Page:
zondag 23 juli 2017

Saudi-Led Coalition Replaces Its 13 Demands With 6 Principles

In a televised address on Friday, Qatar's Emir Sheikh Tamim bin Hamad Al Thani referred the four Arab countries enforcing the blockade as perpetrators: "The perpetrators have undermined our sovereignty and independence by fabricating false statements to mislead international public opinion. We are open to dialogue to resolve the outstanding problems so long as Qatar's sovereignty is respected." Saudi Arabia has always said that its 13 demands were non-negotiable, but last week the Saudi-led coalition did appear to be softening its demands for resolving the crisis, when it announced that it was replacing the 13 specific demands with six broad principles. According to a Saudi analyst, "I don't see this as a softening of the quartet's position on Qatar per se, as much as a measure taken to restart the negotiation process. These six principles are best viewed as an effort to set the foundation for meaningful negotiation process." The six principles are:
1. Commitment to combat extremism and terrorism in all its forms and to prevent their financing or the provision of safe havens.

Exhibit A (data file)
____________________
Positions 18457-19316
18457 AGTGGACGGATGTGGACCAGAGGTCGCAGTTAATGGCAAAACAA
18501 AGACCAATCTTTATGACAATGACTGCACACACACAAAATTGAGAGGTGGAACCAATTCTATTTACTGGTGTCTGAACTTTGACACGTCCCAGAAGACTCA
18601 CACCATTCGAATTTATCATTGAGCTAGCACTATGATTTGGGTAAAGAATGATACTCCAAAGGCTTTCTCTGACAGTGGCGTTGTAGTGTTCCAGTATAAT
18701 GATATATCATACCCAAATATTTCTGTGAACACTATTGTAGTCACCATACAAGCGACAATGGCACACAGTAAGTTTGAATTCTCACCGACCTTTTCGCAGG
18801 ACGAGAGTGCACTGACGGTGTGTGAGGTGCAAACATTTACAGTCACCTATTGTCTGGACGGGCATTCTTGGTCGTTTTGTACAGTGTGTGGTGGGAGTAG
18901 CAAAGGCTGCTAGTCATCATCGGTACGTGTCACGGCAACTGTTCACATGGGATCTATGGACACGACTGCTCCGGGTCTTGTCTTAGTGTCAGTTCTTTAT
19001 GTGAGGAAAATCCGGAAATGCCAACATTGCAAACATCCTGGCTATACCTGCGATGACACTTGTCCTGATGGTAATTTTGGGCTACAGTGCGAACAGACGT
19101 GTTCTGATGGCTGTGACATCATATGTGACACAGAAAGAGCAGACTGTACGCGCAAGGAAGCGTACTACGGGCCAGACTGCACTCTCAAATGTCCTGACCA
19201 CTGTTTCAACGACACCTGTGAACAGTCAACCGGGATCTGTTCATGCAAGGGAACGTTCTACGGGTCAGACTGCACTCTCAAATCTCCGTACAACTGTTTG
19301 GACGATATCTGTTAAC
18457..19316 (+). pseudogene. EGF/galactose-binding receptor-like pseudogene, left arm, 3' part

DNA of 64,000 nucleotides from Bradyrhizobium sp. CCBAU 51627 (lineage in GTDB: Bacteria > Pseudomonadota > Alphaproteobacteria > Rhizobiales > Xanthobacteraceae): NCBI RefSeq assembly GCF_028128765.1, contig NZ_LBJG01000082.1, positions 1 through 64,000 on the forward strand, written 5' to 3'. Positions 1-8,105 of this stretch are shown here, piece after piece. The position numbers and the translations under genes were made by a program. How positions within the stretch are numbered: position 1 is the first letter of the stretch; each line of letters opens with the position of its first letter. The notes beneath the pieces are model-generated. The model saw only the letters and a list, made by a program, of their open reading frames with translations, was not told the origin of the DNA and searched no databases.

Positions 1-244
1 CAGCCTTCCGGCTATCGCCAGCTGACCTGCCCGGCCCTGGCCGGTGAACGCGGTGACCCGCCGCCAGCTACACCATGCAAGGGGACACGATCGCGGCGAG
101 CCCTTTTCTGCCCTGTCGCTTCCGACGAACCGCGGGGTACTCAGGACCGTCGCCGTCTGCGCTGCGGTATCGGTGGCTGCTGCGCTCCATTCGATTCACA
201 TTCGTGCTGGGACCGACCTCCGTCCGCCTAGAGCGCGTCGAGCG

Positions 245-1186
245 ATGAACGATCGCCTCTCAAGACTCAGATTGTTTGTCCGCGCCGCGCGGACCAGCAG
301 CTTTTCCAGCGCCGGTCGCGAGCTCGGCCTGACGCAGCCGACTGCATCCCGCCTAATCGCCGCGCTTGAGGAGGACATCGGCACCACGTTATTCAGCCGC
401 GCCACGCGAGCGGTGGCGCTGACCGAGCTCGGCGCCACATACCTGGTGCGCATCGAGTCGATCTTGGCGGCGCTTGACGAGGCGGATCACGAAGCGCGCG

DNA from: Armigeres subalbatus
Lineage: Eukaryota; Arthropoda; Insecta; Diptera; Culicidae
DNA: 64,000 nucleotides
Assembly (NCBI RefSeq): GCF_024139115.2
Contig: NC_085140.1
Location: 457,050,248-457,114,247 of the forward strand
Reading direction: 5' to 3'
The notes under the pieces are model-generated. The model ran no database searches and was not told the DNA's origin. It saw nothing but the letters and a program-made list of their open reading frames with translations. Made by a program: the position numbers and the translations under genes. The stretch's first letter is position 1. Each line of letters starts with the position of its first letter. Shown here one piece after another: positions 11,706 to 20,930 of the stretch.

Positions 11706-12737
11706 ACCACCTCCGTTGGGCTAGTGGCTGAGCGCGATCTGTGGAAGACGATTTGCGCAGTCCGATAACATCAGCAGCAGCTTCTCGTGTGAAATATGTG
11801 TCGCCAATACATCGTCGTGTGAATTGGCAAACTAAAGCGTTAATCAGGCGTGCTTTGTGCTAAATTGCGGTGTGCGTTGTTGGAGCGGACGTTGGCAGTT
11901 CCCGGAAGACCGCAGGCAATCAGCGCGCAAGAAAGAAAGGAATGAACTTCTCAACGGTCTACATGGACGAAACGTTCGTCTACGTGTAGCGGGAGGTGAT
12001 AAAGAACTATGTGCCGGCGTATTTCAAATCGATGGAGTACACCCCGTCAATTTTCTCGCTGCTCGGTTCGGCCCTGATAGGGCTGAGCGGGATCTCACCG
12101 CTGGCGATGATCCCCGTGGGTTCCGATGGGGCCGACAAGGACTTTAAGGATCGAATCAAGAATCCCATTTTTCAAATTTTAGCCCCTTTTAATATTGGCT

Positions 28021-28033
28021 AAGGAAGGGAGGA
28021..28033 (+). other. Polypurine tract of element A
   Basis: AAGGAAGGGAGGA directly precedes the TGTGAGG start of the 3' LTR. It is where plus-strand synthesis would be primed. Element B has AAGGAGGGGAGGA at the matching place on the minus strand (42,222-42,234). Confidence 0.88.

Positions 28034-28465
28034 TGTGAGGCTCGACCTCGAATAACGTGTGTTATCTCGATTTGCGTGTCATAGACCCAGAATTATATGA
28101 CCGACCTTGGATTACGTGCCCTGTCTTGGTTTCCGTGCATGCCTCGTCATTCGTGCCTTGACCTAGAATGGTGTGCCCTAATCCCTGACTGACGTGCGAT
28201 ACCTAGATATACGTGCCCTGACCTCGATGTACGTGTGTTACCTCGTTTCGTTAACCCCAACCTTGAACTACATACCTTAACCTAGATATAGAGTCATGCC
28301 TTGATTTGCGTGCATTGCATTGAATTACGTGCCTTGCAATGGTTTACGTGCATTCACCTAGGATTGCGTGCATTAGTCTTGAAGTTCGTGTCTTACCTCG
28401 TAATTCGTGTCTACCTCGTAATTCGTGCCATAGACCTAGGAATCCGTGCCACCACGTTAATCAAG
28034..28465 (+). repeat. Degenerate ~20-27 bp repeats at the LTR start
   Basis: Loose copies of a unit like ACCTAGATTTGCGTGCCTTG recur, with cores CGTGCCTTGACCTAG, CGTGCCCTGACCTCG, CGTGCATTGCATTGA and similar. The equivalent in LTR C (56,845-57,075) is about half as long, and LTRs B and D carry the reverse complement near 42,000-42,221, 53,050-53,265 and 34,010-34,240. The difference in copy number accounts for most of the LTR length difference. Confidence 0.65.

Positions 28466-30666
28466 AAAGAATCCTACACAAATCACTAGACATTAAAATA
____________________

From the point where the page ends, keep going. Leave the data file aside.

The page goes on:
2. Prohibiting all acts of incitement and all forms of expression which spread, incite, promote or justify hatred and violence.
3. Full commitment to Riyadh Agreement 2013 and the supplementary agreement and its executive mechanism for 2014 within the framework of the Gulf Cooperation Council (GCC) for Arab States. 
4. Commitment to all the outcomes of the Arab-Islamic-US Summit held in Riyadh in May 2017.
5. To refrain from interfering in the internal affairs of States and from supporting illegal entities.
6. The responsibility of all States of international community to confront all forms of extremism and terrorism as a threat to international peace and security.
These extremely vague do provide a possible basis for compromise, but it's hard to see how anything will change in the long run. Qatar is going to continue to broadcast al-Jazeera, which is going to continue to air speakers from the Muslim Brotherhood, which Qatar supports, but which the four boycotting nations consider to be terrorists, who are on al-Jazeera advocating the overthrow of their governments. This is a core difference between Qatar and the four nations, and it won't be resolved. And if it's papered over, it will become an issue again soon.... Al Jazeera (Qatar)The National (UAE) and BBC